Creative Theorisation Panel

Thinking Through, Talking Back: Creative Theorisation as Sites
of Praxis-Theory

Creative Theorisation Panel from left: Dr Betty Govinden, Prof Neelika Jayawardene, Dr Sharlene Khan, Dr Yvette Abrams, Prof Pumla Dineo Gqola.

Art on our Mind panel discussion with Dr Sharlene Khan, Prof Pumla Dineo Gqola, Dr Yvette Abrahams, Prof Neelika Jayawardane and Dr Betty Govinden held as part of the the Colloquium ‘Six Mountains on her back’ (Re)reading African Feminisms at Rhodes University, 21-22 July 2017

An excerpt of the panel discussion was published by Dr Sharlene Khan in Agenda – Empowering women for gender equity 32:3, 2018 entitled: “Thinking Through, Talking Back: Creative Theorisation as Sites of Praxis-Theory” – A creative dialogue between Sharlene Khan, Pumla Dineo Gqola, Yvette Abrahams, Neelika Jayawardane and Betty Govinden. [pdf]

Find the biographies of the panelists below

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Curating as World-Making

Curating as World-Making panel (from left): Sharlene Khan, Nomusa Makhubu, Nontobeko Ntombela, Same Mdluli, Nkule Mabaso and Zodwa Skeyi-Tutani.

Art on our Mind creative dialogue:
Curating as World-Making

Sharlene Khan in conversation with curators Nkule Mabaso, Nomusa Makhubu, Same Mdluli, Nontobeko Ntombela, Zodwa Tutani on the possibilities and challenges in visual arts curation in South Africa (panelists’ biographies below). The discssuion took place in context of Afems 2018 conference ‘The Mute Always Speak’: (Re) imagining and re-imaging feminist futures on 28 September 2018.

VIDEO: Curating as World-Making panel discussion

AUDIO: Curating as World-Making panel discussion

TRANSCRIPT: Curating as World-Making panel discussion

Devarakshanam (Betty) Govinden

Betty Govinden is a literary and educational scholar and poet. She is the author of the award-winning book ‘Sister Outsiders’: Representation of Identity and Difference in Selected South African Indian Women’s Writings(Unisa Press, 2008) and A Time of Memory: Reflections on South African Writing(Solo Collective, 2008).

WORKS by Betty Govinden


INTERVIEWS/FEATURES: Lallitha Jawahirilal

Vuyile C Voyiya; Julie L McGee (2003) The luggage is still labeled : blackness in South African art. Documentary film, 60 mins.

Smithonian Libraries Modern African Art: A Basic Reading List
“For South African artists of color the demise of apartheid did not radically change access or attitudes. Separateness and difference still divide the contemporary art world into black and white. Black artists are beginning to take on some of these issues – – access, recognition, education. Despite initiatives such as Vakalisa (“Awake”), the Community Arts Project, or BLAC art project, South African artists of color are still disadvantaged. Formal art education, which was not available to artists of color in the apartheid days, remains an elitist enterprise with little collegial support. Michaelis School of Art in Cape Town has not yet shaken off its institutional racism in terms of student intake, faculty recruitment, or Eurocentric curriculum. Art criticism is similarly biased against artists of color. Old paradigms persist, e.g., “township art” or “black art.” Artists are still pigeon-holed. Freedom of artistic expression has not really arrived. Where are the black art critics? The South African National Gallery (SANG), formidable, unwelcoming, admits to huge gaps in its collections. Artists of color perceive SANG as another white bastion not yet breached. They feel that SANG is not interested in them and their work. To explore these issues of race and access the filmmakers conducted interviews with several South African artists and players on the art scene. Among those on camera are Peter E. Clarke, Garth Erasmus, Thembinkosi Goniwe, Zayd Minty, Gavin Younge, David Koloane, Mgcineni Sobopha, Berni Searle, Lallitha Jawahirilal, Gabisile Ngcobo, Moshekwa Langa, Graham Faulken, Marilyn Martin, the director of SANG, and writer Lionel Davis.”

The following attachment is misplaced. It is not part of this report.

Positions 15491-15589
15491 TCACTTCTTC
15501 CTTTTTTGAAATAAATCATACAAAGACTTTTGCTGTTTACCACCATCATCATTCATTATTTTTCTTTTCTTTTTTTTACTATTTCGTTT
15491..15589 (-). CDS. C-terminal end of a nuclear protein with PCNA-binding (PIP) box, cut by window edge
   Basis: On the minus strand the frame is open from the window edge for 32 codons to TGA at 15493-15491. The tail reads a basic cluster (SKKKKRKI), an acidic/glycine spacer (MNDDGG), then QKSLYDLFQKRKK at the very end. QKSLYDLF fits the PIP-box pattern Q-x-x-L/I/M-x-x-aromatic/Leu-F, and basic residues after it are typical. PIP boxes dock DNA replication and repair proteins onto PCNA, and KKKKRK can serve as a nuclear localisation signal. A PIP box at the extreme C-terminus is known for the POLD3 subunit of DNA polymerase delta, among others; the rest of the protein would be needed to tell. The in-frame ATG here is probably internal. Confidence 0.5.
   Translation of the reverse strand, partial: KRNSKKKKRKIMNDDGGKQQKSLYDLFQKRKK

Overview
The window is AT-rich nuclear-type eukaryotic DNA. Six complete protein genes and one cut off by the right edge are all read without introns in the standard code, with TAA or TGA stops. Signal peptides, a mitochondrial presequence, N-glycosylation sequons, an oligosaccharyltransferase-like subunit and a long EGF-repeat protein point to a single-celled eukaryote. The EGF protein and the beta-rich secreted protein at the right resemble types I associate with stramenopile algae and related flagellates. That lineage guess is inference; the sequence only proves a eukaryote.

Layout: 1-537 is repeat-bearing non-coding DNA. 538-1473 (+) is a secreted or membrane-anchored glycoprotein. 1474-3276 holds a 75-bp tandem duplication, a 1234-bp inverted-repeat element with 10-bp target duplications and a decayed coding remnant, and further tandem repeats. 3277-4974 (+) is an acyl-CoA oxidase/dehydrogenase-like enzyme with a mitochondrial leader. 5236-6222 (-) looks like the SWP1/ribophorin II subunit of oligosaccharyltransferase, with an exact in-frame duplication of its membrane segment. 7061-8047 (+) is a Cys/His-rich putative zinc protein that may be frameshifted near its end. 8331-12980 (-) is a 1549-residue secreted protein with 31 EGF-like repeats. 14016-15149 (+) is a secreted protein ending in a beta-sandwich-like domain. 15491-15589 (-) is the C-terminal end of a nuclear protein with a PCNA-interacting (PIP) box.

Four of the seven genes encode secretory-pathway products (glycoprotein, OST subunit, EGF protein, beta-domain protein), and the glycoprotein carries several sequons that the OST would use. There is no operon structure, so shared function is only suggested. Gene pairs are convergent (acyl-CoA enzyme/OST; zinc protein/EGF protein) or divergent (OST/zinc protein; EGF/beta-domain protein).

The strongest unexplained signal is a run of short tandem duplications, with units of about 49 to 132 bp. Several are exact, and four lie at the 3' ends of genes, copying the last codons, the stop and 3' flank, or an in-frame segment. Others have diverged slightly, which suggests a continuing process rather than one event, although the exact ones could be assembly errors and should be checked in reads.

Press clippings Lallitha Jawahirilal


Publications and interviews featuring Reshma Chhiba

International Women’s Month Series: Reshma Chhiba. FNB Art Joburg

Screaming, walk-in vagina at a former women’s prison
AFP news agency, 30 August 2013
A walk-in vagina has been installed at Johannesburg’s old women’s jail, to celebrate women’s month. Visitors are invited to enter the art work to a soundtrack of screaming and laughter, which represents the Hindu Goddess Kali.

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Lallitha Jawahirilal

Lallitha Jawahirilal at the Matri Sadan Ashram Ganga Ghat, south Haridwar, India in 2019. Image courtesy of the artist

Lallitha Jawahirilal (b. 1955, Ladysmith) is a South African visual artist, who enrolled at the Camberwell School of Arts and Crafts in London in 1984 and graduated with a BA Degree in 1987. She continued to study at the Royal College of Art London where she graduated with an MA degree in 1989. She collaborated with South African exile writers, musicians, sculptors, painters and photographers in the UK and engaged in fundraising efforts for to support the anti-apartheid movement, and participated in group exhibitions, including the ‘Artists Against Apartheid’ exhibition in the Upper Street Gallery. She held solo exhibitions at the Africa Centre in Stockholm, Gallery 21 in Johannesburg and the Galerie Trapez in Berlin. In 1990, she was awarded a residency by the Delfina Studios Trust in London. Jawahirilal won the Discerning Eye Award in 1991 and the Pollack Krasner Award in 1992.

Her work deals with space as a deeply embedded construct in one’s psyche during exile. Jawahirilal fled apartheid South Africa in the 1980s and went into self-imposed exile in London where she then took up her art studies, continuously engaging her contradictory feelings towards her home country (and especially her home town of Ladysmith) which wavers between deep loving emotion, on-going conflict and in some senses, a feeling of spiritual entanglement with her place of birth. Using her own poetry and mixed media (painting and collage), Jawahirilal’s Oh South Africa(1980, 2011) series reflects her longing for her home during her time away in London, but also since 2004 when she took up permanent residence in India.